The much-anticipated Marciano Art Foundation by Los Angeles– and New York–based architecture firm wHY debuted May 25.
The 110,000-square-foot gallery, created by Paul and Maurice Marciano of Guess Jeans fame, has taken over the abandoned Scottish Rite Masonic Temple on Los Angeles’s Wilshire Boulevard, bringing life to an old neighborhood eyesore. The midcentury-modern structure was built in 1961 by architect and artist Millard Sheets, and has been renovated to display works from the Marciano Art Foundation collection, which has a deep focus on Los Angeles–based contemporary artists.
In remarks made at a preview of the building, wHY principal Kulapat Yantrasast explained that rather than craft a traditional museum, the firm sought to create something “more like an artists’ playground—a place where people can make mistakes, do something new, and experiment.” The architect added, “It’s an interesting challenge to turn something that is very closed-in and secretive and make it something public, open, and welcoming.”
The three-story steel-framed structure is organized loosely and flexibly in order to accommodate a diverse collection. A wide balcony level provides vantages of the ground floor galleries, which have been curated to highlight the thematic tastes of the collectors. The building’s second gallery is located on the top floor in a former ballroom. An old meeting room on that same floor now houses sculptures by artists Mike Kelley and Sterling Ruby.
The building, as generative as it is showcasing, also features a collection of site-specific murals installed throughout, including a naturalistic site installation by sculptor Oscar Tuazon in an exterior courtyard.
Marciano Art Foundation 4357 Wilshire Boulevard Los Angeles Architect: wHY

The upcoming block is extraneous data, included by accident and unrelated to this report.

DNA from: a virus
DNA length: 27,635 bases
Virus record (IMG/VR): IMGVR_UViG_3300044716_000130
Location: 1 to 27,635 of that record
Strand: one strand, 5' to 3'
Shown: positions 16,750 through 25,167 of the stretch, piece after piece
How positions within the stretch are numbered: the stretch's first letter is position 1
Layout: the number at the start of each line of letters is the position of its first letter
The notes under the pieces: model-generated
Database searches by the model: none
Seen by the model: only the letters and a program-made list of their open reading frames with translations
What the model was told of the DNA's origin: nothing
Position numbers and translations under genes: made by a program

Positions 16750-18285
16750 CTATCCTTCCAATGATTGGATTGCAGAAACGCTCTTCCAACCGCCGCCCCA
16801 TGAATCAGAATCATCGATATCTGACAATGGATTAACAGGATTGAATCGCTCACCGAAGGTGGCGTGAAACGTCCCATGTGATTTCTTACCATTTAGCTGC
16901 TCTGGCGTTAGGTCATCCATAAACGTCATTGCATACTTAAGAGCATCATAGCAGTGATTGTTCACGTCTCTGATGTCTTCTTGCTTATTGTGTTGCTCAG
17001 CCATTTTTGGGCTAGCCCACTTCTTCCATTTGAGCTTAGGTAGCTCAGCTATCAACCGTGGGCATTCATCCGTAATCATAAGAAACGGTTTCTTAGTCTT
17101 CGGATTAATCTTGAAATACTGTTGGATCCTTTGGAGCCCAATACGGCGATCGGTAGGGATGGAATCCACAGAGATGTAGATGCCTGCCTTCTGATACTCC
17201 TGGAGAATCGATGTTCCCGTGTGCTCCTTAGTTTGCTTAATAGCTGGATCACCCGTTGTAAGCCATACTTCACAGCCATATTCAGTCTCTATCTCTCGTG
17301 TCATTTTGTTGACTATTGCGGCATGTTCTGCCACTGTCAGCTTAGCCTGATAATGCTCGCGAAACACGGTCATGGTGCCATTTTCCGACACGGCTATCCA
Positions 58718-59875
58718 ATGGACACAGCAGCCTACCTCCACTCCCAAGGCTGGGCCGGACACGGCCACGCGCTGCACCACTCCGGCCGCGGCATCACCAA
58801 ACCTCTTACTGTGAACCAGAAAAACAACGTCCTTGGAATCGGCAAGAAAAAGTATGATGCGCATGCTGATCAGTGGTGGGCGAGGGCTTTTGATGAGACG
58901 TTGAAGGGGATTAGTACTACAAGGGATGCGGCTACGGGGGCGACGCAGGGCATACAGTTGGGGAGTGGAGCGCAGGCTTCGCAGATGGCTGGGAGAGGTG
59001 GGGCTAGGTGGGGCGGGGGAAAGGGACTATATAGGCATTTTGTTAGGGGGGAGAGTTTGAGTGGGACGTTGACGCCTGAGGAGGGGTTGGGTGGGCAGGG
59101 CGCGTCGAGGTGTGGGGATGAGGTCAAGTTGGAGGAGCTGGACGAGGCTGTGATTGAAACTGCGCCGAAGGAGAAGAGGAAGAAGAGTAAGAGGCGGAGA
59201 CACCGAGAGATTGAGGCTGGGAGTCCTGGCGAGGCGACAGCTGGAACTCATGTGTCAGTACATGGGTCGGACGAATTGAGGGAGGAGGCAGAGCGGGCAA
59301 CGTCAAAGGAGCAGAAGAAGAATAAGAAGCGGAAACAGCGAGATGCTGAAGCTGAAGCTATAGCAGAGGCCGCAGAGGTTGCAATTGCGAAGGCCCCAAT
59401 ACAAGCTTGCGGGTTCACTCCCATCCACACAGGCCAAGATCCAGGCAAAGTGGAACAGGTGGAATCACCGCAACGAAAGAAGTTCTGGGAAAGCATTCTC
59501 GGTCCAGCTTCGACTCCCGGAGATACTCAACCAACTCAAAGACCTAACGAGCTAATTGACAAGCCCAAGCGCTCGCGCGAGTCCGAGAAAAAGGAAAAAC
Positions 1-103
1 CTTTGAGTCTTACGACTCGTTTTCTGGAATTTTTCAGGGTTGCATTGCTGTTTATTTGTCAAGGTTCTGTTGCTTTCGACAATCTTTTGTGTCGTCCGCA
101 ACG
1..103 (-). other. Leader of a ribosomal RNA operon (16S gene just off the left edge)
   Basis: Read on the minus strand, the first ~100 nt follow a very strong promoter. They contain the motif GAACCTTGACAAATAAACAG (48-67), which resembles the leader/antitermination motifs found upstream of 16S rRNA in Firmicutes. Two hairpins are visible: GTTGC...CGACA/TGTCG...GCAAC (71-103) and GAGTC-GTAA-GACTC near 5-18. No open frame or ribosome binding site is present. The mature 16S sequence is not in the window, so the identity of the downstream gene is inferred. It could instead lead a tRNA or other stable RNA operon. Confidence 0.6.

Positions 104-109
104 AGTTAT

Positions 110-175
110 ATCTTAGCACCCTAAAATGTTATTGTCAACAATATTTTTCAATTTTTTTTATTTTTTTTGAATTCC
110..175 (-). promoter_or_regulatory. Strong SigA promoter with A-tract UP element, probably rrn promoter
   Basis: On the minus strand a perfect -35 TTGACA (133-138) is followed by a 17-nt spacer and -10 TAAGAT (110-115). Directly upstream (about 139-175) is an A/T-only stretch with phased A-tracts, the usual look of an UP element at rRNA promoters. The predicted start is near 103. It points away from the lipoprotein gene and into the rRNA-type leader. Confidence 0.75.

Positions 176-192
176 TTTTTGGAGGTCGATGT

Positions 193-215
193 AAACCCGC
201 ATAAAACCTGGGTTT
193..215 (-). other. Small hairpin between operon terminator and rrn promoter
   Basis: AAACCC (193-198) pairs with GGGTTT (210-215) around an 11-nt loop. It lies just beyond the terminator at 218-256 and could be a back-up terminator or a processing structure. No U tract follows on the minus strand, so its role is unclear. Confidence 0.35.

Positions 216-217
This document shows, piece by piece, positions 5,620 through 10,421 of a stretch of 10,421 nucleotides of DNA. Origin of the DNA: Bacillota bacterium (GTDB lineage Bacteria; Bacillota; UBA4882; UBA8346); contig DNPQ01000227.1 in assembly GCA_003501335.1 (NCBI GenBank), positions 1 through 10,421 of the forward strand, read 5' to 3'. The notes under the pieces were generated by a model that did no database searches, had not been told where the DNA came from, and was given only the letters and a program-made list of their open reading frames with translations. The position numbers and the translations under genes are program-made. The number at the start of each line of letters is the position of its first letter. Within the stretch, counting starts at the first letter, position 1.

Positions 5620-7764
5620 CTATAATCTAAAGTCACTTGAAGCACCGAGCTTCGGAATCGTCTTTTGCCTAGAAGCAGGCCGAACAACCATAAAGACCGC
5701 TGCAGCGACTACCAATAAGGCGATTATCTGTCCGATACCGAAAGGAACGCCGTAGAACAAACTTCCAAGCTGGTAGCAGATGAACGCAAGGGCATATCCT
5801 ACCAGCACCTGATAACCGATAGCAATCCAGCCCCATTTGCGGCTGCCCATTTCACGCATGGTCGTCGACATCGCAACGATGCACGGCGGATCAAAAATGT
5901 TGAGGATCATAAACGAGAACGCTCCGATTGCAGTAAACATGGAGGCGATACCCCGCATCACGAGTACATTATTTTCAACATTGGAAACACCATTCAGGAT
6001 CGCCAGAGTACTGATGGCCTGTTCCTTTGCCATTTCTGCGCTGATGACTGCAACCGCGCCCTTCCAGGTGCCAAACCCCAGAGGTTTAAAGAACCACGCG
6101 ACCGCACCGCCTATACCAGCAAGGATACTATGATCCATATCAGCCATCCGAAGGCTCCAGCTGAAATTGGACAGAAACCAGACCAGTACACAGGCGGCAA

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wHY’s New York office operates out of an airy Soho loft where ideas are tossed around and explored with gusto. This salon-style energy is integral to the bicoastal firm’s practice, providing the foundations for a diverse range of projects.
wHY was founded in Los Angeles in 2004 by Kulapat Yantrasast, who worked closely with Japanese minimalist Tadao Ando for years. The New York office was started in 2012 and is focused on bringing a multi-disciplinary approach to its work. The practice is structured around the collaborative efforts of four distinct yet interrelated workshops: buildings (architecture and interiors), objects (products and material explorations), ideas (research and strategy), and grounds (landscape environments). According to grounds workshop leader Mark Thomann, the teams’ synergy fuels open and fluid discussions, resulting in more interesting and lively designs. “We’re finding it to be quite a successful model of working,” Thomann said.
wHY’s holistic attitude toward design is echoed throughout all of its works, from museums and art galleries, to residences, educational facilities, and large-scale landscape projects—such as Jackson Park in Chicago, for which the firm is currently developing a new master plan. In addition to a spectrum of nationwide projects, wHY is also working internationally with assignments underway in Italy, Thailand, and Egypt.
Another common theme that connects each project is a commitment to creating designs that transcend time. As New York office director and buildings workshop leader Andrija Stojic explained, “We like our buildings to look like they’ve been there forever, that they belong to the site.”